Patients' perspectives on high-tech home care: a qualitative inquiry into the user-friendliness of four technologies.

TitlePatients' perspectives on high-tech home care: a qualitative inquiry into the user-friendliness of four technologies.
Publication TypeJournal Article
Year of Publication2004
AuthorsLehoux P
JournalBMC health services research
Volume4
Issue1
Pagination28
Date Published2004 Oct 5
ISSN1472-6963
KeywordsAdult; Aged; Aged, 80 and over; Attitude of Health Personnel; Caregivers; Community Health Nursing; Female; Hemodialysis, Home; Home Care Services; Home Infusion Therapy; Humans; Interviews as Topic; Male; Man-Machine Systems; Middle Aged; Oxygen Inhalation Therapy; Parenteral Nutrition, Home; Patient Satisfaction; Qualitative Research; Quebec; Self-Help Devices; Sickness Impact Profile; Urban Population; User-Computer Interface
AbstractBACKGROUND: The delivery of technology-enhanced home care is growing in most industrialized countries. The objective of our study was to document, from the patient's perspective, how the level of user-friendliness of medical technology influences its integration into the private and social lives of patients. Understanding what makes a technology user-friendly should help improve the design of home care services. METHODS: Four home care interventions that are frequently used and vary in their technical and clinical features were selected: Antibiotic intravenous therapy, parenteral nutrition, peritoneal dialysis and oxygen therapy. Our qualitative study relied on the triangulation of three sources of data: 1) interviews with patients (n = 16); 2) interviews with carers (n = 6); and 3) direct observation of nursing visits of a different set of patients (n = 16). Participants of varying socioeconomic status were recruited through primary care organizations and hospitals that deliver home care within 100 km of Montreal, the largest urban area in the province of Quebec, Canada. RESULTS: The four interventions have both a negative and positive effect on patients' lives. These technologies were rarely perceived as user-friendly, and user-acceptance was closely linked to user-competence. Compared with acute I.V. patients, who tended to be passive, chronic patients seemed keener to master technical aspects. While some of the technical and human barriers were managed well in the home setting, engaging in the social world was more problematic. Most patients found it difficult to maintain a regular job because of the high frequency of treatment, while some carers found their autonomy and social lives restricted. Patients also tended to withdraw from social activities because of social stigmatization and technical barriers. CONCLUSIONS: While technology contributes to improving the patients' health, it also imposes significant constraints on their lives. Policies aimed at developing home care must clearly integrate principles and resources supporting the appropriate use of technology. Close monitoring of patients should be part of all technology-enhanced home care programs.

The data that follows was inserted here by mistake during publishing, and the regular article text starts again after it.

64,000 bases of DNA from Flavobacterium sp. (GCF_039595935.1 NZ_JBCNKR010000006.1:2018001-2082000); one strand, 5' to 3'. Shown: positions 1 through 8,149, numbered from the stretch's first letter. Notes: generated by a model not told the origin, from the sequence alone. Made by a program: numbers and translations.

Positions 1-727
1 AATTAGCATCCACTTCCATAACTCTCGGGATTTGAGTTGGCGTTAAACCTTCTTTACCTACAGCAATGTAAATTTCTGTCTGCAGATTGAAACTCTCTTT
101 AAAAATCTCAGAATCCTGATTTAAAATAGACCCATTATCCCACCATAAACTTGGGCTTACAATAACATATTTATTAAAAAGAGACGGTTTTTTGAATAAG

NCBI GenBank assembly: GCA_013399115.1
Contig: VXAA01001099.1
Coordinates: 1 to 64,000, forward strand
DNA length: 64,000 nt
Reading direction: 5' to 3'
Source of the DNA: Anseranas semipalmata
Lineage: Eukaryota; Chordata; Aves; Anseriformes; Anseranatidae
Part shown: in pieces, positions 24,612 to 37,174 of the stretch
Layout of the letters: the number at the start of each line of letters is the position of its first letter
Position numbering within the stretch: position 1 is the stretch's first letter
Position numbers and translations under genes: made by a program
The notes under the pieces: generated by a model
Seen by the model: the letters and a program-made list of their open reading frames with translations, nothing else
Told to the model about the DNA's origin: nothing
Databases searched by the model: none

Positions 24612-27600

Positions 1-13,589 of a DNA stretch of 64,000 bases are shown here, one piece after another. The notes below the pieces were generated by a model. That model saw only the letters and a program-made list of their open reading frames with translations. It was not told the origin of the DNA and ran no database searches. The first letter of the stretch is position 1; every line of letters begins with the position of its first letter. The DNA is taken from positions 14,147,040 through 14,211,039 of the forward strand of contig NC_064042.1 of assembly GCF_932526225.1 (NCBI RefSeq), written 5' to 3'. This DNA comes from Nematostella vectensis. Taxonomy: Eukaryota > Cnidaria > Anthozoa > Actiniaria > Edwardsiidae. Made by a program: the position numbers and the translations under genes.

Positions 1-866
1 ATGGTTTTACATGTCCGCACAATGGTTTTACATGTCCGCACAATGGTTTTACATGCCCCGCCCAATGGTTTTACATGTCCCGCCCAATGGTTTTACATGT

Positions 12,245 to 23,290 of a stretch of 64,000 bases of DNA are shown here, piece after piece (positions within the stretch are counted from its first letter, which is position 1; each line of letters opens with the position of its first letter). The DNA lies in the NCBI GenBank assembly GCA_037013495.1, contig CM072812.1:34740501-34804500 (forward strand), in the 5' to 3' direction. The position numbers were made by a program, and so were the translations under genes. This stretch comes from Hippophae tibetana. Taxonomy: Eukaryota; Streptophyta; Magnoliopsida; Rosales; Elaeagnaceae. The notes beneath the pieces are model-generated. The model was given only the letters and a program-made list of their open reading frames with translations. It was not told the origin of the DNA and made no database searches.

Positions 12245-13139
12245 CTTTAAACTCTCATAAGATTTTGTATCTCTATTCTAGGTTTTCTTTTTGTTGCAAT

URLhttp://www.ncbi.nlm.nih.gov/pmc/articles/PMC526262/
DOI10.1186/1472-6963-4-28
Alternate JournalBMC Health Serv Res